LinkedIn is viewed as a business-to-business channel and interacting with those who will be part of your referral system is a great idea. Remember though, you can’t be all things to all people.
Narrow your scope to services that you want your referrals to associate with you and restrict your posts to those services to be better known for them. While you may lose some followers while you are focusing on a smaller niche, you will have better quality followers who will be more interested in what you have to say. Followers that you lose reflect a honing down of your site and a strengthening of your brand.
Build a community of people who are interested in these services and who will interact with yourself and others. Even a smaller group will encourage engagement among the followers.
When people ask questions and reach out to you, respond in a timely fashion. To ignore them will cost you a social business relationship.
Who to purge from your connections:
- People who do not share a common interest or are not in sync with your services
- Someone with no network or no following
- Recruiters and human resource people (unless you are looking for employment)
- Someone with no photo or profile (reeks of a fake account)
- People you don’t recognize
- Those who hide connections (not very helpful to your group)
- Fake accounts
There are a few ways that are highly suspicious for a fake account:
- There is no last name in the name field
- The photo is absent or a known celebrity
- Profiles are incomplete or stuffed with keywords
- The location does not list a city of origin
- The message is not personal
Fake accounts are set up to get your contacts or email connections as well as run advertisements.
It’s good to know that LinkedIn actually penalizes accounts when people complain about them by restricting the capacity to invite others to connect.
If it’s a newsletter that you subscribe to rather than one that you are creating, a reason to “un follow” would be
- The content is no longer relevant
- The content is not fresh
- You get too many newsletters in your inbox already
If it is a newsletter that you are creating, remember that people could drop the subscription for the same three reasons. It’s not an attack on you personally.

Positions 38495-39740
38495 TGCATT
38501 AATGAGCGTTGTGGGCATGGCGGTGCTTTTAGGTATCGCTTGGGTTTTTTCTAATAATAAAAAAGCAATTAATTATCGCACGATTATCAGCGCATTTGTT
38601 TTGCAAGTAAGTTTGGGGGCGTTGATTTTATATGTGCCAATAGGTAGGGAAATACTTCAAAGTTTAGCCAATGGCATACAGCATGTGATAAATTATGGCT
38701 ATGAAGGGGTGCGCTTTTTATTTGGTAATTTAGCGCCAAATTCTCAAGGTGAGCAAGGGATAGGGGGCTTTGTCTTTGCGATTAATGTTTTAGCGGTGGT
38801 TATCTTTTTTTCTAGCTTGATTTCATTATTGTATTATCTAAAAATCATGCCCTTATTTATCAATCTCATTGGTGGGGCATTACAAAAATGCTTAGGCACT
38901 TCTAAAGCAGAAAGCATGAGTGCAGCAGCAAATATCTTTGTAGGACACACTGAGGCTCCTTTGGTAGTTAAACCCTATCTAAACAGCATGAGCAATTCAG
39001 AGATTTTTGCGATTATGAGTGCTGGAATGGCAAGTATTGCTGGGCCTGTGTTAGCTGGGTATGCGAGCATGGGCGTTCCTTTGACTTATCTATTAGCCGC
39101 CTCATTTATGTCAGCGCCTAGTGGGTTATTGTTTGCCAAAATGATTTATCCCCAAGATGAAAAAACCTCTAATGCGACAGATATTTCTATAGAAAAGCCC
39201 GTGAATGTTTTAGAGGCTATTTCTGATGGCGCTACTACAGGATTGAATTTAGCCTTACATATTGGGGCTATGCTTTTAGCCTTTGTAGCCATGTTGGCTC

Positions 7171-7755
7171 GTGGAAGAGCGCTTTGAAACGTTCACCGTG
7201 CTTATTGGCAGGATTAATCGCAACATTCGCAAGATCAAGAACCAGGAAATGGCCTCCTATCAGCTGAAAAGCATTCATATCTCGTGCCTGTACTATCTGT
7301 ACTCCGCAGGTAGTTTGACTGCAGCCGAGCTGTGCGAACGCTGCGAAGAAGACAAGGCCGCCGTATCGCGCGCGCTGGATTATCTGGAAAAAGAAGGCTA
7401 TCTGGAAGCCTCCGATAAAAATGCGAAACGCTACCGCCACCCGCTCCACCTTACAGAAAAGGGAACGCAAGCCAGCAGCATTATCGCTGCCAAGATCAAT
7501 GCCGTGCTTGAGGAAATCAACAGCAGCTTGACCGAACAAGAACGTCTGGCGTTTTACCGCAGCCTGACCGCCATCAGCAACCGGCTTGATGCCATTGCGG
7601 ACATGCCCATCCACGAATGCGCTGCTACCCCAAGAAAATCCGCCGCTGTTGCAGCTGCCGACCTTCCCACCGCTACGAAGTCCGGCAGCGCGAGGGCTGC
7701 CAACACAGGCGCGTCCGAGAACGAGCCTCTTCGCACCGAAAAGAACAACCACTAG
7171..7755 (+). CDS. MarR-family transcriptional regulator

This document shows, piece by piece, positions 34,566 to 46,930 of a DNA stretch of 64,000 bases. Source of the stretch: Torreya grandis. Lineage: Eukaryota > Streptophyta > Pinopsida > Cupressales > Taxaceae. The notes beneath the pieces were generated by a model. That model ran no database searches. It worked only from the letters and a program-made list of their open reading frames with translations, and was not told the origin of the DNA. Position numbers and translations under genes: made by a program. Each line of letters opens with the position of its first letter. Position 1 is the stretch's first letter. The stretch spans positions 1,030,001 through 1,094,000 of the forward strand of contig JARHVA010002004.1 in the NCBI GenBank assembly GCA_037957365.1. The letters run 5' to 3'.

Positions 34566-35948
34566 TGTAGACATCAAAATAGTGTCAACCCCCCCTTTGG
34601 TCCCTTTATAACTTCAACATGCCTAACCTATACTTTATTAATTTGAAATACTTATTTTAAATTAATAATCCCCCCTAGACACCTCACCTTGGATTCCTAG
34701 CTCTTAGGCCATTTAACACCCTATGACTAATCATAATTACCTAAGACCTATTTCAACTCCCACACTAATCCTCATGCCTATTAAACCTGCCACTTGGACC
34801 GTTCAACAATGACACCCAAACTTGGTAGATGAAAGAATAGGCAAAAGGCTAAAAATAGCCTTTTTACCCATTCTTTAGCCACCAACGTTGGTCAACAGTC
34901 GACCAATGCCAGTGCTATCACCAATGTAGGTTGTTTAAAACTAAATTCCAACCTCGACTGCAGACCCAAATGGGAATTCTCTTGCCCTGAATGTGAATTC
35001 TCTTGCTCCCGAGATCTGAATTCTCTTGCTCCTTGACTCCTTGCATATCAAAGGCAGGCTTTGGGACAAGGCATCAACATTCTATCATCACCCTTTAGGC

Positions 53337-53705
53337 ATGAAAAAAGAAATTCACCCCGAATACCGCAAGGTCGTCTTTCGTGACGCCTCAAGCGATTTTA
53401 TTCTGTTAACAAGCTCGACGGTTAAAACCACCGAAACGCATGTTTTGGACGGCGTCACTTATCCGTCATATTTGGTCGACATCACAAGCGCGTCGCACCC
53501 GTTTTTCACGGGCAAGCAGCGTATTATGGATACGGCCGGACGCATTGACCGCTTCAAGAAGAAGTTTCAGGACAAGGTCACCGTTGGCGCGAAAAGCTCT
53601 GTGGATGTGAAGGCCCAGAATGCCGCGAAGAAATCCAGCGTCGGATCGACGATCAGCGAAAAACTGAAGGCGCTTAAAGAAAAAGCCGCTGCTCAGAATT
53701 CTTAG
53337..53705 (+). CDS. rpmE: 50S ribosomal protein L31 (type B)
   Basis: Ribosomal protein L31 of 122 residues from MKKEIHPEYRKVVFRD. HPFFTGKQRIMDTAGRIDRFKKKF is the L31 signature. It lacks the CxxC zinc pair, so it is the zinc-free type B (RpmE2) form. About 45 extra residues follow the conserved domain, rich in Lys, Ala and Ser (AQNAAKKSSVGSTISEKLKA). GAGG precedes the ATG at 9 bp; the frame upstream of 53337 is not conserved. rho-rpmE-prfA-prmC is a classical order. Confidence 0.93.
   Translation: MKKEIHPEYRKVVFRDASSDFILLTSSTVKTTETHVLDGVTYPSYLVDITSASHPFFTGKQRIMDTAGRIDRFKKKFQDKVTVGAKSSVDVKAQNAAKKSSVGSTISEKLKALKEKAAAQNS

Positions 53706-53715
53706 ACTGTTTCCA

The thing is, having subscribers that never open up your Ezine when you send it, is distinctly unhelpful to you. Thus, you should periodically take a look at who is opening the digital newsletters and get rid of those that don’t. Sure, people can be busy or on vacation but if 3 months go by without them at least scanning your newsletter, it is time to cut them loose.
Simply, nonreaders or uninterested subscribers ruin your analytical results. Your analytics will inform you of the percent of people that read the articles within your newsletters and which ones garnered the most interest. This is essential so that you know what your market is interested in and the topics you can concentrate your future articles on.
Of course, it could be your fault! When you get someone on your contact list that never opens your newsletters, the first thing to check is whether you have the email address correctly. If not, the onus is on you, not them.
Let’s say that you find that an extremely low percentage of your readers opened a specific newsletter. How could you tell if it was because it was an uninteresting topic, a poor entry on the subject line or that the number of subscribers was padded? These are all things that should be checked as well as the bounce rate.
Three words for nonreaders- Cut Them Loose!
Want an infogram on Value-based marketing? Just ask for it at Barbara@TheMedicalStrategist.com